How being a technical recruiter made me an even better programmer

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For a few months now, I've been a technical recruiter in my company. You can trust me or not, but I'm enjoying meeting other programmers and getting to know their way of living, learning, and developing their professional careers. Also because every time I met entirely different people with different attitudes, different dreams, and plans for their future.

Contents:

  1. Technical recruiter in a software house and in a corporation

  2. How do I see the responsibility as a technical recruiter?

    1. A child dreamed of being a programmer
  3. Creating a mentoring culture at Inwedo

  4. Conclusions after technical recruitment

    1. Mentoring has a chance only when it favors the whole organization

For me, the most enjoyable meetings as technical recruiter are when you meet a self-aware and self-motivated person who already has a plan for their career and knows what way they should go. At one of the meetings, for example, I met a developer who knew lots of in-depth details regarding C# and .Net, and he also had an exact plan to develop towards becoming an Architect and all of this with only two years experience.

 

The difference between being a technical recruiter in a software house and in a corporation 

In the beginning, this role was a bit overwhelming for me. I did technical interviews before, but when working for a big corporation (like I do recently), you almost exclusively focus on candidates’ technical skills. Because it’s an essential trait for that employer. But when I started working for Inwedo, the first thing that struck me was its founders’ values and how they approach the employee.

In this community, we like to think about ourselves like open-minded individuals who are taking care of each other. Inwedo’s motto is “Software to Go Beyond”, but I get the impression that you can’t go beyond if you first don’t build the foundation, which for both company founders and me personally are people that create this wonderful collective.

I can finally feel part of something bigger than me, which I could never feel while working for a big international company where you are the proverbial Mr. Smith.

 

How do I see the responsibility as a technical recruiter?

So you feel immense responsibility when you are interviewing someone because you care about hiring a capable engineer and, most importantly, a person who should feel as much appreciated as I do and the one who will add value to this collective.

A brief digression: a child dreamed of being a programmer

You should know that I perceive a software programmer job not only as a talented craftsman but somehow as an artist who uses its tools to shape (not only) digital reality. It has been my dream to become a software programmer since I was in primary school. I could make this dream come true because of a bit of luck, the help of friends, coworkers, and a tremendous amount of hard work. But after so many years in software development, I still feel that there is a lot to learn.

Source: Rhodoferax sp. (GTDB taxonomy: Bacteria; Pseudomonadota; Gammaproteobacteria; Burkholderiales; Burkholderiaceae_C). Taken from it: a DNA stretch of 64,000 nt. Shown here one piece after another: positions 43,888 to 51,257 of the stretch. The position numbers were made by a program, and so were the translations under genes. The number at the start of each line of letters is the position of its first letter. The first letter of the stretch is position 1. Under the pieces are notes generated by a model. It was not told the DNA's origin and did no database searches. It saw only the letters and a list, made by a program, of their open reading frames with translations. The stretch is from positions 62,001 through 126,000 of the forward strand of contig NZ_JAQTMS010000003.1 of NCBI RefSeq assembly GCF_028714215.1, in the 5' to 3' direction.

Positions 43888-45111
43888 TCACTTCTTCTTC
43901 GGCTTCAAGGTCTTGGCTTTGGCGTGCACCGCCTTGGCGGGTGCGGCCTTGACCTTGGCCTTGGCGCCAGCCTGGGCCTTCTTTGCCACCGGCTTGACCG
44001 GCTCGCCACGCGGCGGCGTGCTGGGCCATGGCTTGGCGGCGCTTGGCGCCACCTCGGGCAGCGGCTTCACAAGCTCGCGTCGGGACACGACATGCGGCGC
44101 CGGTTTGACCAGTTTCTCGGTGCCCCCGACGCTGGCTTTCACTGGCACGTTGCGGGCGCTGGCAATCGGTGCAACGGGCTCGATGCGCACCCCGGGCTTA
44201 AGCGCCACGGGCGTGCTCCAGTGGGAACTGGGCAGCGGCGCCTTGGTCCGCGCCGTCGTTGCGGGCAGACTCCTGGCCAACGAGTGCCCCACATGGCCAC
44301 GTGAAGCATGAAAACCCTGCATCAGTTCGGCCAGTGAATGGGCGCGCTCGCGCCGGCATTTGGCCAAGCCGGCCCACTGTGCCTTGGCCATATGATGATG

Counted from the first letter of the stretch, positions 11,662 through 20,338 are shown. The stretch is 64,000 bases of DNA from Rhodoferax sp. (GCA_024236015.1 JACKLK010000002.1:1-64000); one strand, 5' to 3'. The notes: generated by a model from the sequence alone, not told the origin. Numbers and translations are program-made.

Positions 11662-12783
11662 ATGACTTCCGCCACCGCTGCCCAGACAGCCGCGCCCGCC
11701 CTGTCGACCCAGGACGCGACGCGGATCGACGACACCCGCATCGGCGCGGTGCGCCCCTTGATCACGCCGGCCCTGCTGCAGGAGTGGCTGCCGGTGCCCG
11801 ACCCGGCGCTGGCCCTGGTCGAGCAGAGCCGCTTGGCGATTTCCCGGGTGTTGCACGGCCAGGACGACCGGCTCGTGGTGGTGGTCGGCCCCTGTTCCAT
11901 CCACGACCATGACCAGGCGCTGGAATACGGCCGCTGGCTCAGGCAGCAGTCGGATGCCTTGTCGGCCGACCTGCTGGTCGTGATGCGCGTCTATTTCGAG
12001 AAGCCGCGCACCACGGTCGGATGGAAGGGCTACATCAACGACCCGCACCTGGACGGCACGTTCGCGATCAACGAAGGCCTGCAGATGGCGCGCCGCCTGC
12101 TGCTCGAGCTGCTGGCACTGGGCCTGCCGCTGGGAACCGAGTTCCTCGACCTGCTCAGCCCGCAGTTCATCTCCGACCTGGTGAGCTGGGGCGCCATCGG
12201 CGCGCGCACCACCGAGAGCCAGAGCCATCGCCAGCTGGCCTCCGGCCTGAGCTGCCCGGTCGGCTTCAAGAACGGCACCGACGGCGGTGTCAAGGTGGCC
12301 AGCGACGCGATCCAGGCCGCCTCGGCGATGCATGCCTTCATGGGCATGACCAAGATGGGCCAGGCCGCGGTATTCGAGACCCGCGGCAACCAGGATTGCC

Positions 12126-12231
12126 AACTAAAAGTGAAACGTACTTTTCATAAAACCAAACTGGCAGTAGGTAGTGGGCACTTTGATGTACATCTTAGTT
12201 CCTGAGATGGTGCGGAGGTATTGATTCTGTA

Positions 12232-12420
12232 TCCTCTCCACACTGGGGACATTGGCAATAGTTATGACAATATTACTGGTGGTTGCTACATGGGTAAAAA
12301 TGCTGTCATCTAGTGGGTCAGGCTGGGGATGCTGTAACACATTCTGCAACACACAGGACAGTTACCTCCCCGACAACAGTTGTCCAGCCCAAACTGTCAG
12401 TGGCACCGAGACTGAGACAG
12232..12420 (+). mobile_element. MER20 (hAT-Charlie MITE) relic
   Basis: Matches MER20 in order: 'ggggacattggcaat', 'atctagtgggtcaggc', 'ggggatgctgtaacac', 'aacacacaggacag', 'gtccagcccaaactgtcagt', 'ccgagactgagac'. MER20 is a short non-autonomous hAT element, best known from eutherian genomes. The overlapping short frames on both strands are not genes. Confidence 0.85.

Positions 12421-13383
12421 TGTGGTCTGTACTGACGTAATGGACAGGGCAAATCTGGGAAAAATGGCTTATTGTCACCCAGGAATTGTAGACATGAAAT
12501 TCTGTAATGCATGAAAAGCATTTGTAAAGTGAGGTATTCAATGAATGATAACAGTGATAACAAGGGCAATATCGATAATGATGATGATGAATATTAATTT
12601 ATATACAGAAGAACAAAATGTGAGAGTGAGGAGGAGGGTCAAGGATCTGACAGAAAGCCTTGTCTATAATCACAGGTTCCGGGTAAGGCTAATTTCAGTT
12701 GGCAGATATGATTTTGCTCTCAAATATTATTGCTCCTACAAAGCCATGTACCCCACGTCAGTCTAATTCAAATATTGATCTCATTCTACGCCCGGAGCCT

Socrates’ words, “I know that I know nothing,” are always with me. Learning one thing can be like candlelight that reveals ten more things you can’t wait to know.

 

I always want to know more, how to use language and libraries and, most importantly, how they work underneath. I want to be an aware programmer.

Once on one of the blogs focused on HR topic, I read that one of the “cons” of a software developer career is that you always have to learn, which made me laugh because it is one of the reasons why being a software developer is so satisfying for me.

 

Conclusions after technical recruitment: we lack real mentors

After many interviews with developers, I concluded that there are many great individuals for whom learning and competence development are most important, but they lack a person who could help them gain that knowledge and someone to learn from, a Mentor.

I’m grateful that I can work in a company developing its mentoring program and is introducing an atmosphere and mental state to encourage team members to work with each other so that more experienced developers or/and with different perspectives can advise and share their knowledge and experience.

 

Creating a mentoring culture at Inwedo

The important aspect of Inwedo’s culture is that we still, even in the time when the pandemic makes running business harder, are hiring junior developers when we’ll notice they value the same values and are willing to learn, while most of the tech companies wouldn’t even invite them to the interview.

Somewhere at the beginning of Spring 2021, we met an enjoyable person who had all the necessary attitude, willingness, and openness but unfortunately lacked the necessary expertise, so we rejected his candidacy but made him an offer. We sent him several sources from which he could improve competencies in technologies that are essential for our company and promised to contact him in a few months to reevaluate his application once more.

Mentoring has a chance only when it favors the whole organization

It seems that I would never think to follow the path of mentoring if the circumstances and the atmosphere would not be favorable. I should also point out that I have my Mentor in Inwedo whom I admire and learn from, and who helps me develop in this direction.

All of this experience and the path I chose caused me to put even more effort into gaining as much valuable knowledge as possible to share it further with everyone who would like to learn from me.

For everyone who would like to make a change in their lives and careers, to get involved in projects that make a difference for the environment, ease others lives, help in their work, you should know we are always looking for talented people, and if or not we will hire you, you can ask me to become your Mentor.

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